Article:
October 2004
K. Belkic

Israel has a National Screening Program for early detection of breast cancer. The need to continue and even expand this program was recently stressed in light of the high risk in the population. However, the optimal modalities for breast cancer screening are controversial, especially for women at risk. Mammography, the established screening method, is critically examined, and molecular imaging techniques, such as magnetic resonance spectroscopy and spectroscopic imaging are explored, especially for primary breast cancer detection. MRS[1] and MRSI[2] are currently limited by their reliance on the conventional framework for data analysis in biomedical imaging, i.e., the fast Fourier transform. Recent mathematical advances in signal processing via the fast Pade transform can extract diagnostically important information, which until now has been unavailable with in vivo MRS. A clinical MRS signal illustrates the rapid and stable convergence provided by FPT[3], yielding accurate information about key metabolites and their concentrations at short acquisition times. We suggest that the next step would be to apply the FPT to in vivo MRS/MRSI signals from patients with breast cancer and to compare these to findings for normal breast tissue. The potential implications of such an optimized MRS/MRSI for breast cancer screening strategies are discussed, especially for younger women at high risk.

[1] MRS = magnetic resonance spectroscopy

[2] MRSI = magnetic resonance spectroscopic imaging

[3] FPT = fast Padé transform

August 2001
Liat Lubish, MD, Shragit Greenberg, MD, Michael Friger and Pesach Shvartzman, MD

Background: Breast cancer is one of the most prevalent malignancies in women, yet one of the most treatable. Early detection is essential to obtain the desired remission and longevity. Numerous studies have shown that periodic screen­ing for breast cancer can reduce mortality by 20-30%.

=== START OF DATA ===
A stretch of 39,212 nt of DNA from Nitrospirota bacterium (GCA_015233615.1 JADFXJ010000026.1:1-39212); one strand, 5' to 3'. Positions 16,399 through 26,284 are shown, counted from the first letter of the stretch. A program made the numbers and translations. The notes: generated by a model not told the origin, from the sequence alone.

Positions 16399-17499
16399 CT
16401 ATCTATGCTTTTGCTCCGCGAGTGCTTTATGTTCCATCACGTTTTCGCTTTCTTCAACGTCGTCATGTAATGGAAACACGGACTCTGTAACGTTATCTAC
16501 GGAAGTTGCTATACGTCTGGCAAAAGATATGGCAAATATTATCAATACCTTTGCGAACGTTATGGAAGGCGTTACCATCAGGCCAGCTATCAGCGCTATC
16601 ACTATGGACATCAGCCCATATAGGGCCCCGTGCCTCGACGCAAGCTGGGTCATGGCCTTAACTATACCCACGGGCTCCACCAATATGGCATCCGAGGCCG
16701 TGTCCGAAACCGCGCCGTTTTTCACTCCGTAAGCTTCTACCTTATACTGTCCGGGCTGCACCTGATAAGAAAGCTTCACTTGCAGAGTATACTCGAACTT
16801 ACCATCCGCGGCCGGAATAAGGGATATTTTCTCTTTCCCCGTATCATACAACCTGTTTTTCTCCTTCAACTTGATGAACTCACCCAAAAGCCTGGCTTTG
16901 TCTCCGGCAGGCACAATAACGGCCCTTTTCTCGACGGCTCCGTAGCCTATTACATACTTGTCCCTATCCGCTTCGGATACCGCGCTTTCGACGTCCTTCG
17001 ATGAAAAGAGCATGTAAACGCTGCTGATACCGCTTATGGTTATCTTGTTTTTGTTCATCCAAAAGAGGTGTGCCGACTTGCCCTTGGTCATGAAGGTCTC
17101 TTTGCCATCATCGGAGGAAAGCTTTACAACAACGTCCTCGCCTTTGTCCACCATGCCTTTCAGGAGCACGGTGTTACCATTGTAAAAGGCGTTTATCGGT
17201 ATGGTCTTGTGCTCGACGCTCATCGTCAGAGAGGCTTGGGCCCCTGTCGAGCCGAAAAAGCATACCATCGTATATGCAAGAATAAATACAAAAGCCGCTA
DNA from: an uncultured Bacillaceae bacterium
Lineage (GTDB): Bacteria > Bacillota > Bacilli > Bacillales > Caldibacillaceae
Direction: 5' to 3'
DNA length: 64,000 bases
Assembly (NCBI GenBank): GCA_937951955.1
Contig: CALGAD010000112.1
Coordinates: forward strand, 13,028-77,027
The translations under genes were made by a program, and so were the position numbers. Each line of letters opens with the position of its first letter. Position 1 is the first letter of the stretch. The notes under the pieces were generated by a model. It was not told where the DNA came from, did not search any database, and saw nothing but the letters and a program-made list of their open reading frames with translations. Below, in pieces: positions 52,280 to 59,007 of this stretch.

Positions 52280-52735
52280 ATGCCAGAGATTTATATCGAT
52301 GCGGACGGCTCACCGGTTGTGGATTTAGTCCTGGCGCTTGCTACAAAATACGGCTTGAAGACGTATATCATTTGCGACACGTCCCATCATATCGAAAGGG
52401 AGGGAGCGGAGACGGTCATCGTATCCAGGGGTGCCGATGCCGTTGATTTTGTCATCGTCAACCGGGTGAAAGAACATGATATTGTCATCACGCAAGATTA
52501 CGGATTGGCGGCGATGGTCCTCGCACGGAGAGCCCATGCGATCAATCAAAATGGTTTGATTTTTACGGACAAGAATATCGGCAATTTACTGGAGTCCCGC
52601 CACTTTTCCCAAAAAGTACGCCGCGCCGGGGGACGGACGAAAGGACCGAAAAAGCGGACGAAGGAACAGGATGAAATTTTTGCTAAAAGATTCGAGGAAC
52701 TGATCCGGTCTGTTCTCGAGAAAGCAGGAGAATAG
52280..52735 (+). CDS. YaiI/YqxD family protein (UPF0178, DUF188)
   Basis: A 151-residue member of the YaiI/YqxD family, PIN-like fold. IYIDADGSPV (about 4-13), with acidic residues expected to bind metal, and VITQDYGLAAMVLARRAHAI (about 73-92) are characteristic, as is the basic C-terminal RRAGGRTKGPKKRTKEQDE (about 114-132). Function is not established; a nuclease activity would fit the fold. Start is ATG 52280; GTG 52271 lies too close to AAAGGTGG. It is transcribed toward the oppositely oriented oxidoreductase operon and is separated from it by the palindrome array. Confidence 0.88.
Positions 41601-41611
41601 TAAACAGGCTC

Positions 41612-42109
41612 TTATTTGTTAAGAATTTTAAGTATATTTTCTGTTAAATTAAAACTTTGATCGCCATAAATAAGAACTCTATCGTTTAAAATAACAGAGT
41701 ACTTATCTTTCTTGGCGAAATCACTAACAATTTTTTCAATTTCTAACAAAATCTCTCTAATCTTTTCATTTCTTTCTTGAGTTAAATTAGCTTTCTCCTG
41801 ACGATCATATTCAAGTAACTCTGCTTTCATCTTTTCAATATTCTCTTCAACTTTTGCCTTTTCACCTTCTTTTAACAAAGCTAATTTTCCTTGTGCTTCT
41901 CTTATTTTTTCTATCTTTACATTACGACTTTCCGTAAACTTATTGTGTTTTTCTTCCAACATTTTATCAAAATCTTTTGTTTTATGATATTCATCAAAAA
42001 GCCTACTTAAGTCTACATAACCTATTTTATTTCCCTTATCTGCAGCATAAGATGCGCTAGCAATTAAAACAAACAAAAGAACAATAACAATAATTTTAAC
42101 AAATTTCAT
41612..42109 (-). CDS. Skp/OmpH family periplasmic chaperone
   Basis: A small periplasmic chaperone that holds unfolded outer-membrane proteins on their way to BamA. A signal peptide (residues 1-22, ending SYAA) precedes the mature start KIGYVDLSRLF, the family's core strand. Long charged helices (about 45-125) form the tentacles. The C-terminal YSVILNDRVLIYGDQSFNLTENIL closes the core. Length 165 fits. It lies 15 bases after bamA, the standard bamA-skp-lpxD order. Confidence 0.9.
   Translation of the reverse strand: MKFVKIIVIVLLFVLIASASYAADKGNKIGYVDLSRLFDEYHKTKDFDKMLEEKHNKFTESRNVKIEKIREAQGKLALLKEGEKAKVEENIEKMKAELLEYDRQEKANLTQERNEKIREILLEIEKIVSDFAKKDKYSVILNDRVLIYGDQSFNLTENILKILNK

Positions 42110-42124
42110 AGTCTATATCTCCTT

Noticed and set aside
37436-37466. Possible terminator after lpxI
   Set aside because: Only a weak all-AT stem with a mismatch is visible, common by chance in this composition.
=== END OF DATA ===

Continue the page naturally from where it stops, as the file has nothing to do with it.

Objective: To assess the rates, compliance, character­istics as well as barriers in women regarding mammography screening.

Methods: The study group comprised a random sample of 702 women aged 50 or older from 5914 eligible women in two teaching clinics in southern Israel. Phone interviews using structured questionnaires were conducted.

Results: The mean age of the study population was 61 years. The vast majority of the women were not born in Israel. Sixty-three percent of the women had undergone a mammo­graphy screening, 48% in the past 2 years. Monthly self-breast examinations were performed by 12% of the women in the last 2 years. Significant factors associated with undergoing mammography were: more than 7 years since immigration, married, a higher education level, adequate knowledge about breast cancer and mammography, presence of past or current cancer, and cancer in relatives. The main reasons for not being screened was no referral (54%) and a lack of knowledge about breast cancer and mammography (19%) - conditions easily remedied by physician counseling.

Conclusion: The study suggests that promotional efforts should be concentrated on new immigrants and on less educated and unmarried women.